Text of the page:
Tuesday, November 27, 2012
What are the Odds?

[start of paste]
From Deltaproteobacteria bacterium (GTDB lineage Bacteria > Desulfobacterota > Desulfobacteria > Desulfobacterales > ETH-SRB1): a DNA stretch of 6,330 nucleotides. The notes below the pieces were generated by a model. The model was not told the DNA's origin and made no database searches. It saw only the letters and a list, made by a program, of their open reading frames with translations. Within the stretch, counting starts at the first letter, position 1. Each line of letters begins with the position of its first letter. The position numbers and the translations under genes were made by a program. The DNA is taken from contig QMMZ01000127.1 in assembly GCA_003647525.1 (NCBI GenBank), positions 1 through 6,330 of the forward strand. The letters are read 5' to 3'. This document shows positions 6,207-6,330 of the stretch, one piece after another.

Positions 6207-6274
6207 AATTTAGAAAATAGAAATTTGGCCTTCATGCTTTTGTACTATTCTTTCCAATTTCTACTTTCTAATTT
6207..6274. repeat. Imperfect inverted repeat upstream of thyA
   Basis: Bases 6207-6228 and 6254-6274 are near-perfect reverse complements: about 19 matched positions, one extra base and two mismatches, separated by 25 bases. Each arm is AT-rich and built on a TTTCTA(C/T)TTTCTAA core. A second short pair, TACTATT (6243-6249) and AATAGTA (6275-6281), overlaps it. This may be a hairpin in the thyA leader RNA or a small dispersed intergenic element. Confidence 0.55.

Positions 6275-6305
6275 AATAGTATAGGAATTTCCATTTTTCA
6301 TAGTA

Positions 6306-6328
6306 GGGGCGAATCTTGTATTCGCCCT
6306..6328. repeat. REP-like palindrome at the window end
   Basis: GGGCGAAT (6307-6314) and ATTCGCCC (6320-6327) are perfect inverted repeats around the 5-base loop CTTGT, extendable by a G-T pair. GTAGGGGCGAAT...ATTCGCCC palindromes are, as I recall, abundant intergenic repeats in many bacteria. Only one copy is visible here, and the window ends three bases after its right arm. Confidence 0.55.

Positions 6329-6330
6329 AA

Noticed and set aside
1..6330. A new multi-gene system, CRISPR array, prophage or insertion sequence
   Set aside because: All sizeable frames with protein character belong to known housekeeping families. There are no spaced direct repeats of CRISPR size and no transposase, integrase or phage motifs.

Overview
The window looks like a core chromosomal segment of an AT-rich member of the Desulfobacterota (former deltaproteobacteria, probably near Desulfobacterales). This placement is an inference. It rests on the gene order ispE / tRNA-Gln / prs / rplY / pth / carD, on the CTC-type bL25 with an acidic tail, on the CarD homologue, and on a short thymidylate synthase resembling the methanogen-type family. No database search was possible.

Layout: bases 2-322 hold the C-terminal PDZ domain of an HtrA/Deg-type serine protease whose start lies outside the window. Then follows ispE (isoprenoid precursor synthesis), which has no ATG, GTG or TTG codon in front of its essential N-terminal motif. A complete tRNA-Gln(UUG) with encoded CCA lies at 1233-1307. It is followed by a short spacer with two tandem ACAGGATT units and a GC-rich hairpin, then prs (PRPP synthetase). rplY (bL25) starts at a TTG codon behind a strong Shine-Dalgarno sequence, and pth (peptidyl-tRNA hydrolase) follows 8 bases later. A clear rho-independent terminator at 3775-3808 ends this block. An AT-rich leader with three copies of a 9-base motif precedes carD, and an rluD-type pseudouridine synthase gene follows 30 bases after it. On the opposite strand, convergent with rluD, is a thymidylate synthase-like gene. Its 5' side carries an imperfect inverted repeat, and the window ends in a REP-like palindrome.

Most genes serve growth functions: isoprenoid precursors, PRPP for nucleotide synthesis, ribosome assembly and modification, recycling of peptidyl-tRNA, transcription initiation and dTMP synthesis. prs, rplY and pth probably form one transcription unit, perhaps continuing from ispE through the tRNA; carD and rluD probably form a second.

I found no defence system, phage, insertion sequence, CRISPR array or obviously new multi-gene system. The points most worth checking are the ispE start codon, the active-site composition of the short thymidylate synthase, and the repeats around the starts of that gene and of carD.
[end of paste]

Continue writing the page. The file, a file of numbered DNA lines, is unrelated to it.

Last night I returned from a Thanksgiving vacation with dear friends in New York and Connecticut. I flew JetBlue from JFK Airport to Oakland International. A week before I had flown out of Oakland on a red-eye. The flight was full; families with babies, dogs (who seem to be the latest passengers) old people, young people. It was a singularly uneventful flight, which for me is the very highest compliment one can give to a flight. At JFK last night I sat at the gate and engaged in one of my favorite pastimes, people watching. I saw many of the same families and passengers who were on the plane a week before. I even saw two of the same dogs, a teacup poodle and a coiffed maltese. Approaching the area of the gate I saw a father in a big broad brimmed black hat, he had a grey beard and payot, (the side curls of religious Jews.) His son also wore a wide-brimmed black hat. They both wore black suits. A young girl in a dark blue dress accompanied them. I looked at them and thought, "I am not on my way to Israel, they are not flying to Oakland, this cannot be." We boarded the crowded plane and I looked ahead at my row. The family were standing next to the very aisle seat I had reserved - MY seat. When I reached my seat the young girl was strapped into it. "Excuse me," I said politely, I am in 12C." Her brother said "yes, yes, she will move," and he muttered to her while their father kept everyone waiting in the narrow aisle as he first put in their rolling luggage sideways, then frontways, then backwards, until a woman reached up and shoved it firmly in. The girl unstrapped and moved reluctantly into the middle seat. At her feet was a very large brown cardboard hatbox which she pushed under the seat in front of her. Directly across from me sat her brother, then her dad. As we taxied down the runway her brother, Shalom, called to Rachel, then he leaned over me and handed her a parcel wrapped in aluminium foil. She unwrapped it to reveal a hefty sandwich of hallah bread with some kind of meat and lettuce. I couldn't resist - "I hope it is kosher," I said to her. Very seriously she assured me that it is. Her tray was down with the sandwich on it and every time she took a bite crumbs covered the tray, her lap, my lap, and the lap of the man next to her. Shalom leaned over me again, this time to hand her a salad. But just then the plane was readying for takeoff so she had to put up the tray and passed the food back to Shalom.He then passed her a prayer book and she opened it and read the prayer for safe travel. Her brother and father prayed next to me, and I decided to join in. Rachel had lovely blue eyes and was quite a sweet little girl. Once we were in the air she got her food back from Shalom, who also passed a few cookies along. Then she told him she was not feeling very well and she closed her eyes. It was a night flight and quite soon everyone, including myself, began nodding off. I was rudely awakened by a bump and thud. A sleeping Rachel's head had fallen onto my shoulder. We both startled, she muttered "I'm sorry" fell back asleep instantly and back came her head. It remained on my shoulder for the rest of the flight. After five and a half hours the pilot announced we were beginning our descent into Oakland. Their was a hustle and bustle as everyone sat up, put their seats back and closed their trays. Not Rachel who was fast asleep. Across from me both Shalom and his father had fallen asleep with the same open mouthed poses. I did see dad begin to move and he nudged Shalom who also began to stir. I gently patted Rachel and put her tray up for her. I know Dad saw me, so did Shalom who gave me a half smile. One would think Dad would have said something to me, maybe a teeny weeny hint of a smile, a nod of thanks, but of course he didn't acknowledge my presence. We deplaned and the three headed out of the airport without a backward glance. Oakland, not Israel, and I have to be the one next to the religious Jews - I think God is trying to tell me something, but it is not clear what!